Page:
Intel had introduced the first x86 microprocessors in 1978. In 1981, IBM created its PC, wanted Intel's x86 processors, but only under the condition that Intel provide a second-source manufacturer for its patented x86 microprocessors. Intel and AMD entered into a 10-year technology exchange agreement, first signed in October 1981 and formally executed in February 1982; the terms of the agreement were that each company could acquire the right to become a second-source manufacturer of semiconductor products developed by the other. The technical information and licenses needed to make and sell a part would be exchanged for a royalty to the developing company; the 1982 agreement extended the 1976 AMD–Intel cross-licensing agreement through 1995. The agreement included the right to invoke arbitration of disagreements, after five years the right of either party to end the agreement with one year's notice; the main result of the 1982 agreeme
ARM Advanced RISC Machine Acorn RISC Machine, is a family of reduced instruction set computing architectures for computer processors, configured for various environments. Arm Holdings develops the architecture and licenses it to other companies, who design their own products that implement one of those architectures—including systems-on-chips and systems-on-modules that incorporate memory, radios, etc, it designs cores that implement this instruction set and licenses these designs to a number of companies that incorporate those core designs into their own products. Processors that have a RISC architecture require fewer transistors than those with a complex instruction set computing architecture, which improves cost, power consumption, heat dissipation; these characteristics are desirable for light, battery-powered devices—including smartphones and tablet computers, other embedded systems. For supercomputers, which consume large amounts of electricity, ARM could be a power-efficient solution.
ARM Holdings periodically releases updates to the architecture. Architecture versions ARMv3 to ARMv7 support 32-bit arithmetic; the Thumb version supports a variable-length instruction set that provides both 32- and 16-bit instructions for improved code density. Some older cores can provide hardware execution of Java bytecodes. Released in 2011, the ARMv8-A architecture added support for a 64-bit address space and 64-bit arithmetic with its new 32-bit fixed-length instruction set. With over 100 billion ARM processors produced as of 2017, ARM is the most used instruction set architecture and the instruction set architecture produced in the largest quantity; the used Cortex cores, older "classic" cores, specialized SecurCore cores variants are available for each of these to include or exclude optional capabilities. The British computer manufacturer Acorn Computers first developed the Acorn RISC Machine architecture in the 1980s to use in its personal computers, its first ARM-based products were coprocessor modules for the BBC Micro series of computers.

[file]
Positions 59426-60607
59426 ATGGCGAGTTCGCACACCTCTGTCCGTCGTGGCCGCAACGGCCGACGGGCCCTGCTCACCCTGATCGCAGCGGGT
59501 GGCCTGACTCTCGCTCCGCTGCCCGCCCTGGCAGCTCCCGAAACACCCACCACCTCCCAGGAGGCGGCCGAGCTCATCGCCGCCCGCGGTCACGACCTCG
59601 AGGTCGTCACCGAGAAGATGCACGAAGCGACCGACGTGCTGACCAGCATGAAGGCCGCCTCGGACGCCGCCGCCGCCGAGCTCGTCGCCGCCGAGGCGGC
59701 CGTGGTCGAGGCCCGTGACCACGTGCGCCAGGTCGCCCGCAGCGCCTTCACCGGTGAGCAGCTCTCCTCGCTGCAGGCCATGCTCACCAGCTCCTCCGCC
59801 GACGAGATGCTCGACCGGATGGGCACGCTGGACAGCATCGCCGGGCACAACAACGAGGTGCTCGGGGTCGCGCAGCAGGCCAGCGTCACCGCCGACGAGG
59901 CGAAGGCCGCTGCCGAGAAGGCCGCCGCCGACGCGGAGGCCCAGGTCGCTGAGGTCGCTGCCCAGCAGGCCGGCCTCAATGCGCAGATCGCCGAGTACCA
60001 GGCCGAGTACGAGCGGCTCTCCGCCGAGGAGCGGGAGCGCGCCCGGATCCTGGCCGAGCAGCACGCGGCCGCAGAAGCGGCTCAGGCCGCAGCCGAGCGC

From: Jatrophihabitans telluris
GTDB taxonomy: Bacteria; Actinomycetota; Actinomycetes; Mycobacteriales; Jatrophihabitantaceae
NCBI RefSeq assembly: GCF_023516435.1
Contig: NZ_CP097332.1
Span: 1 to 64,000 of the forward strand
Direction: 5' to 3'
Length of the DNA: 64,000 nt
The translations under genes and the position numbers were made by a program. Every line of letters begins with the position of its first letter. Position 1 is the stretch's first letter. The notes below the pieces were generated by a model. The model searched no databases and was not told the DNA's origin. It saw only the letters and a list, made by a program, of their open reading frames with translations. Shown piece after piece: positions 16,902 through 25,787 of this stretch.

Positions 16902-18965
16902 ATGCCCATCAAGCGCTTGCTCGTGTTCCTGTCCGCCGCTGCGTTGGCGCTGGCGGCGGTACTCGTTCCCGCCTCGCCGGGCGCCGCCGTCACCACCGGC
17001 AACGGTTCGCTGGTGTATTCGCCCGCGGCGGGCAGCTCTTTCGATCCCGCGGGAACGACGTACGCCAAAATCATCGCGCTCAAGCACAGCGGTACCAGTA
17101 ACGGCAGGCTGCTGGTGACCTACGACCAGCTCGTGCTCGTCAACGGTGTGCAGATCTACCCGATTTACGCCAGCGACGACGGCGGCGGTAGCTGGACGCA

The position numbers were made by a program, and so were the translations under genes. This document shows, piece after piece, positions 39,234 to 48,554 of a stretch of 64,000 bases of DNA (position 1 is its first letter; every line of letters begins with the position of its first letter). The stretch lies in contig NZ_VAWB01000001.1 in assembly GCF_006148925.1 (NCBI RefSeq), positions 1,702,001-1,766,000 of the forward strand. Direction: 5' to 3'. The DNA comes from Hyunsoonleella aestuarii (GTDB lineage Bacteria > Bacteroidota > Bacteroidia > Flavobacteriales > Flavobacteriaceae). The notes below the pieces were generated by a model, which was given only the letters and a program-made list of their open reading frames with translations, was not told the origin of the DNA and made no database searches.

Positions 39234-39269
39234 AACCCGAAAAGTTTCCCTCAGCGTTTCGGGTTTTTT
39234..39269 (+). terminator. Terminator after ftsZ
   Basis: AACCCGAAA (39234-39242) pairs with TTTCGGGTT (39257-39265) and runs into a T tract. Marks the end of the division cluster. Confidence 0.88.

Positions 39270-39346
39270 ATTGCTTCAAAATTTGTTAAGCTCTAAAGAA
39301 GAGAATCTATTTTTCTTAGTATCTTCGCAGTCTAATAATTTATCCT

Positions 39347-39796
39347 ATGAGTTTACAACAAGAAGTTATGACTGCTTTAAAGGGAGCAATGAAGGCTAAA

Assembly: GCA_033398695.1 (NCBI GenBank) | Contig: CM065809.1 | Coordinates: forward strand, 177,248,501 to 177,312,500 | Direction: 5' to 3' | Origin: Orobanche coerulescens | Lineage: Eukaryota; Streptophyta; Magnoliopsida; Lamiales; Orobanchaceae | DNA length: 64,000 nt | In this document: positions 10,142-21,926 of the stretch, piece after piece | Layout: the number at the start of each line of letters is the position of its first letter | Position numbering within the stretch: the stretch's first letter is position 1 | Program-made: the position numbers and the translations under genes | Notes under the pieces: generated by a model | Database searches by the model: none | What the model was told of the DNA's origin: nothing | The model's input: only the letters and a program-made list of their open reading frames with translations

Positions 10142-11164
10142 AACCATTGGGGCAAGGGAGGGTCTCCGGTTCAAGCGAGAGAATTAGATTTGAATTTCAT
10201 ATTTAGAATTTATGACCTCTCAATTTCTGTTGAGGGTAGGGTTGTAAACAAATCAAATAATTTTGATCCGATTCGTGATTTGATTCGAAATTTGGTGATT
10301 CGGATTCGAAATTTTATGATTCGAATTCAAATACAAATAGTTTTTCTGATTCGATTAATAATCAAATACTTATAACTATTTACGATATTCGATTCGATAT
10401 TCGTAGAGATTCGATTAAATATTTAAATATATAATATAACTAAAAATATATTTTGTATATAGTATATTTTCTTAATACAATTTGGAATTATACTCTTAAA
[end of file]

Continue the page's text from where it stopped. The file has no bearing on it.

After the successful BBC Micro computer, Acorn Computers considered how to move on from the simple MOS Technology 6502 processor to address business markets like the one, soon dominated by the IBM PC, launched in 1981. The Acorn Business Computer plan required that a number of second processors be made to work with the BBC Micro platform, but processors such as the Motorola 68000 and National Semiconductor 32016 were considered unsuitable, the 6502 was not powerful enough for a graphics-based user interface. According to Sophie Wilson, all the processors tested at that time performed about the same, with about a 4 Mbit/second bandwidth. After testing all available processors and finding them lacking, Acorn decided it needed a new architecture. Inspired by papers from the Berkeley RISC project, Acorn considered designing its own processor. A visit to the Western Design Center in Phoenix, where the 6502 was being updated by what was a single-person company, showed Acorn engineers Steve Furber and Sophie Wilson they did not need massive resources and state-of-the-art research and development facilities.
Wilson developed the instruction set, writing a simulation of the processor in BBC BASIC that ran on a BBC Micro with a 6502 second processor. This convinced Acorn engineers. Wilson approached Acorn's CEO, Hermann Hauser, requested more resources. Hauser assembled a small team to implement Wilson's model in hardware; the official Acorn RISC Machine project started in October 1983. They chose VLSI Technology as the silicon partner, as they were a source of ROMs and custom chips for Acorn. Wilson and Furber led the design, they implemented it with a similar efficiency ethos as the 6502. A key design goal was achieving low-latency input/output handling like the 6502; the 6502's memory access architecture had let developers produce fast machines without costly direct memory access hardware. The first samples of ARM silicon worked properly when first received and tested on 26 April 1985; the first ARM application was as a second processor for the BBC Micro, where it helped in developing simulation software to finish development of the support chips, sped up the CAD software used in ARM2 development.